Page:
b. a knob fixed to said shaft for turning said shaft and thereby threading said shaft into and out of a tripod socket of a camera, and
c. means rotatably mounting said shaft on said bight portion of said U-shaped section.
7. The support of claim 1 wherein:
a. said arm engaging means is adapted to engage the inside of a right forearm with said camera supporting base disposed inwardly of the right hand.
8. The support of claim 1 wherein:
a. said arm engaging means is adapted to engage the outside of a left forearm of one using said support with said camera supporting base disposed outwardly of the left hand.
9. A camera support base comprising:
a. a semi-cylindrical, shell-like arm engaging section adapted to extend along a substantial portion of a forearm from adjacent the elbow to adjacent the wrist of one using said support,
b. a plurality of resilient, detachable straps secured to said arm engaging section and adapted to cooperate with said arm engaging section to embrace the forearm of one using said support and hold said arm engaging section substantially immobile with respect to the forearm to which it is attached,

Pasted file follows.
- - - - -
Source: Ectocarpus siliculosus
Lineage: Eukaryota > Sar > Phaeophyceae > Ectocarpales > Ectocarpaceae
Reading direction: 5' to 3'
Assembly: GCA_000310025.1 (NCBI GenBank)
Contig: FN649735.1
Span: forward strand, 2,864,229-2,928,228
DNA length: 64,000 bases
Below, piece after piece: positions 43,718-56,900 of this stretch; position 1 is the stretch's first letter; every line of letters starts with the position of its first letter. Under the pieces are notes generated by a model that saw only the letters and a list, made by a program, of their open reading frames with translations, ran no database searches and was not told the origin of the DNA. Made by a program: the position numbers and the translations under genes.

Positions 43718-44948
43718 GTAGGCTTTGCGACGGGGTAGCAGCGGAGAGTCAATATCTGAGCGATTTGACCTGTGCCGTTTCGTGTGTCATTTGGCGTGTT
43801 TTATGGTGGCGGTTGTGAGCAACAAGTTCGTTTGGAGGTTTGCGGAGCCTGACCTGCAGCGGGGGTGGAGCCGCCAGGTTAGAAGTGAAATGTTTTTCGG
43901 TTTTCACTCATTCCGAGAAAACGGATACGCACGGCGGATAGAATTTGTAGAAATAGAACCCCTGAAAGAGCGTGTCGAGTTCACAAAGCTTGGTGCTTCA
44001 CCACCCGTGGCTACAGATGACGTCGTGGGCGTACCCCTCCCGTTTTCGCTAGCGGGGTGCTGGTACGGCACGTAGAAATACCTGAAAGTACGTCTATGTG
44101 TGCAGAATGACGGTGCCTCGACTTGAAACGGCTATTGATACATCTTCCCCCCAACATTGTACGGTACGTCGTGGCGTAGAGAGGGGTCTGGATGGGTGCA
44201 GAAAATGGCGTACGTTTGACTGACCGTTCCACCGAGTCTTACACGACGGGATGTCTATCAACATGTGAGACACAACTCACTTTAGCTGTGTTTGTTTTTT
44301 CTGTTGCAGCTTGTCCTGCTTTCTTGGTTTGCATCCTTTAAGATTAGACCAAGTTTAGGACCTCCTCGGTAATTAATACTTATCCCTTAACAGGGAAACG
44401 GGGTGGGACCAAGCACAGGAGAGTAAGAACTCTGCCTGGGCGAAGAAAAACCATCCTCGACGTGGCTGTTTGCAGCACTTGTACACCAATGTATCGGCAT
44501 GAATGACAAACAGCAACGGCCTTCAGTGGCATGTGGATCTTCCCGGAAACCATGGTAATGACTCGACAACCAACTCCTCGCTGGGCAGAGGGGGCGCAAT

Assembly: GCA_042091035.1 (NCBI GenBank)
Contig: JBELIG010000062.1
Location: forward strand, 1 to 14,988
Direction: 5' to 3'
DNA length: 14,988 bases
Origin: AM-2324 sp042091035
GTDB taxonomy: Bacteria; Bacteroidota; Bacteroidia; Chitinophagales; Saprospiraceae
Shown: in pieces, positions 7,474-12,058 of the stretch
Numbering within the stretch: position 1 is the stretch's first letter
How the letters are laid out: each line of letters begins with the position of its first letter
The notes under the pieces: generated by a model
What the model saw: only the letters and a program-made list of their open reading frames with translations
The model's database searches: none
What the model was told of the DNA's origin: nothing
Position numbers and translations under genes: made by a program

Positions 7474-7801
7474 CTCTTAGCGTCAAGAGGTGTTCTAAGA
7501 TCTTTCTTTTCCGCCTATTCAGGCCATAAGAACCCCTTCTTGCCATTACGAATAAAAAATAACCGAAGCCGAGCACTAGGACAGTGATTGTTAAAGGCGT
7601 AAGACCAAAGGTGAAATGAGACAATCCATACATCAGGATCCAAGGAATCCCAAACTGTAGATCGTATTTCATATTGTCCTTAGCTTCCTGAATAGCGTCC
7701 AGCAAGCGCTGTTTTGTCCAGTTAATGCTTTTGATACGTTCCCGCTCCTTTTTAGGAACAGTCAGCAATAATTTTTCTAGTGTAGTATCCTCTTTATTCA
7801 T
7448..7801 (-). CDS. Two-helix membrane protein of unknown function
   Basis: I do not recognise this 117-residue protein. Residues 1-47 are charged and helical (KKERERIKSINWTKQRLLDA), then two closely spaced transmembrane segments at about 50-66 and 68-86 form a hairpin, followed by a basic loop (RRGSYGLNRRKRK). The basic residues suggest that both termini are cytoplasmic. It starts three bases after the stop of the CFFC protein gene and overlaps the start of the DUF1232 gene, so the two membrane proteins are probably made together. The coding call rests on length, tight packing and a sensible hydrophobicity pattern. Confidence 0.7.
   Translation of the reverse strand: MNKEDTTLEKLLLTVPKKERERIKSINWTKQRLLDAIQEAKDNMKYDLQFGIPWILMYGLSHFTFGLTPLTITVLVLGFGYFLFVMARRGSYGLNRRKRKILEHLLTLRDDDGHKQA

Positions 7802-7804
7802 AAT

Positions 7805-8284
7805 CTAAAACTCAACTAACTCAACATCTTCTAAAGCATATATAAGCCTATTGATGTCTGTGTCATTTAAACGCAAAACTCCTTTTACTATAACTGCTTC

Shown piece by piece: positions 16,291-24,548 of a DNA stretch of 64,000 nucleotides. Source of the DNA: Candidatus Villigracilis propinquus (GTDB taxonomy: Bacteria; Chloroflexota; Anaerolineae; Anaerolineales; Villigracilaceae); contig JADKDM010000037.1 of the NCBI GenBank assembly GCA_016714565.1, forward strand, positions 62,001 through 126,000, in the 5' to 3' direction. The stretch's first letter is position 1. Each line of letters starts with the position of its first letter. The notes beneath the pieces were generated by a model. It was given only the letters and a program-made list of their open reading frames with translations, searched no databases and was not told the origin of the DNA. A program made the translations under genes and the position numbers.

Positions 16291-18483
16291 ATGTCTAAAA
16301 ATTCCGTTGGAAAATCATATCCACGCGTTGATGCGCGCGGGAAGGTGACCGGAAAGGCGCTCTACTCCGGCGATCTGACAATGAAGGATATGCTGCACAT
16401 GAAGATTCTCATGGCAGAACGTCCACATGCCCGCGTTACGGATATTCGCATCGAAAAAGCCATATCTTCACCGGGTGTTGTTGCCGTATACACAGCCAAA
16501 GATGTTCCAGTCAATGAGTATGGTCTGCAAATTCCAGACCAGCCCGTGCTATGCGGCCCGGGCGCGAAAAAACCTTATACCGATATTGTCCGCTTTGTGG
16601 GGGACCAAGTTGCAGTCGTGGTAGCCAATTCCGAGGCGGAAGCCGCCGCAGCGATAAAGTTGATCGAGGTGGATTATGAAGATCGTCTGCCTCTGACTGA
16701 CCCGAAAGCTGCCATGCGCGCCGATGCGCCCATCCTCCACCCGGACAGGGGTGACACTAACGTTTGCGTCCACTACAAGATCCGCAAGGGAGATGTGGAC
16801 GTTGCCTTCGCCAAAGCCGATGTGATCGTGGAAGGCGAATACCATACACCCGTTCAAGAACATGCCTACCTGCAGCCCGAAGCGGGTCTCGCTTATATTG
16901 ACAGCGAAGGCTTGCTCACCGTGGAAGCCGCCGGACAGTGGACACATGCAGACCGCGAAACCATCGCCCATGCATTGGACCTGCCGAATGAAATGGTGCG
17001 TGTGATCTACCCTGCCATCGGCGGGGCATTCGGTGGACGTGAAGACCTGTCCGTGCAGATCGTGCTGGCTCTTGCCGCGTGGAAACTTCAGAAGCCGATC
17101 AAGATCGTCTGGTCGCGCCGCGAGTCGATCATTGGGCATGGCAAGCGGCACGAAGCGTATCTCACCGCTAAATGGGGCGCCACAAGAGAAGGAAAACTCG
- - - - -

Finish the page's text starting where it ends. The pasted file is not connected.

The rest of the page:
c. a camera supporting base projecting at substantially right angles outwardly from said arm engaging section rigidly with respect thereto,
d. bracing means extending from an outer end of said camera supporting base to said arm engaging section,
e. said camera supporting base including a substantially U-shaped section having a bight portion and opposed substantially parallel legs,
f. a first connecting member fixed to said bight portion of said U-shaped section,
g. a second connecting member complementary to and engageable with said first connecting member in engagement with said first connecting member,
h. a threaded shaft rotatably received within said second connecting member, and
i. a thumb wheel fixed to said shaft for rotating said shaft and threading it into or out of a tripod socket of a camera.
10. The support of claim 9 wherein:
a. said arm engaging section is adapted to engage the inside of a forearm with said supporting base disposed inwardly of the hand of one using said support, and
b. said U-shaped section projects inwardly toward said arm engaging section.
11. The support of claim 9 wherein:
a. said arm engaging section is adapted to engage the outside of a forearm with said camera supporting base disposed outwardly of the hand of one using said support, and
b. said U-shaped section projects outwardly away from said arm engaging section.